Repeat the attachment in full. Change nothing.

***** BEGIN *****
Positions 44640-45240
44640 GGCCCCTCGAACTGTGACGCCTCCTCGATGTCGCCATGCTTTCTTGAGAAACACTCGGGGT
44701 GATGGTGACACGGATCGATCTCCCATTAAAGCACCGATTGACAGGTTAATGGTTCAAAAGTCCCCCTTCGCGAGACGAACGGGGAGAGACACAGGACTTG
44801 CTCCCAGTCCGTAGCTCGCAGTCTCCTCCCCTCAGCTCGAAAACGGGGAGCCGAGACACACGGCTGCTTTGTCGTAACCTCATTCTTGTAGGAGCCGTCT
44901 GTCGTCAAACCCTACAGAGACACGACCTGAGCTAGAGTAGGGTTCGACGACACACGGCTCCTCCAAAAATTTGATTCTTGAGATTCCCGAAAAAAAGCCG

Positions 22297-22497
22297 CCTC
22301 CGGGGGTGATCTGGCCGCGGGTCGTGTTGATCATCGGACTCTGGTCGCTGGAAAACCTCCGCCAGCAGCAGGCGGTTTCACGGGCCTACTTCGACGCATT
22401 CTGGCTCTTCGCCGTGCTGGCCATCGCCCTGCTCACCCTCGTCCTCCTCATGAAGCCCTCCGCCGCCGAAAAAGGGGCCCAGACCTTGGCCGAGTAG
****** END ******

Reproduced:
Positions 44640-45240
44640 GGCCCCTCGAACTGTGACGCCTCCTCGATGTCGCCATGCTTTCTTGAGAAACACTCGGGGT
44701 GATGGTGACACGGATCGATCTCCCATTAAAGCACCGATTGACAGGTTAATGGTTCAAAAGTCCCCCTTCGCGAGACGAACGGGGAGAGACACAGGACTTG
44801 CTCCCAGTCCGTAGCTCGCAGTCTCCTCCCCTCAGCTCGAAAACGGGGAGCCGAGACACACGGCTGCTTTGTCGTAACCTCATTCTTGTAGGAGCCGTCT
44901 GTCGTCAAACCCTACAGAGACACGACCTGAGCTAGAGTAGGGTTCGACGACACACGGCTCCTCCAAAAATTTGATTCTTGAGATTCCCGAAAAAAAGCCG

Positions 22297-22497
22297 CCTC
22301 CGGGGGTGATCTGGCCGCGGGTCGTGTTGATCATCGGACTCTGGTCGCTGGAAAACCTCCGCCAGCAGCAGGCGGTTTCACGGGCCTACTTCGACGCATT
22401 CTGGCTCTTCGCCGTGCTGGCCATCGCCCTGCTCACCCTCGTCCTCCTCATGAAGCCCTCCGCCGCCGAAAAAGGGGCCCAGACCTTGGCCGAGTAG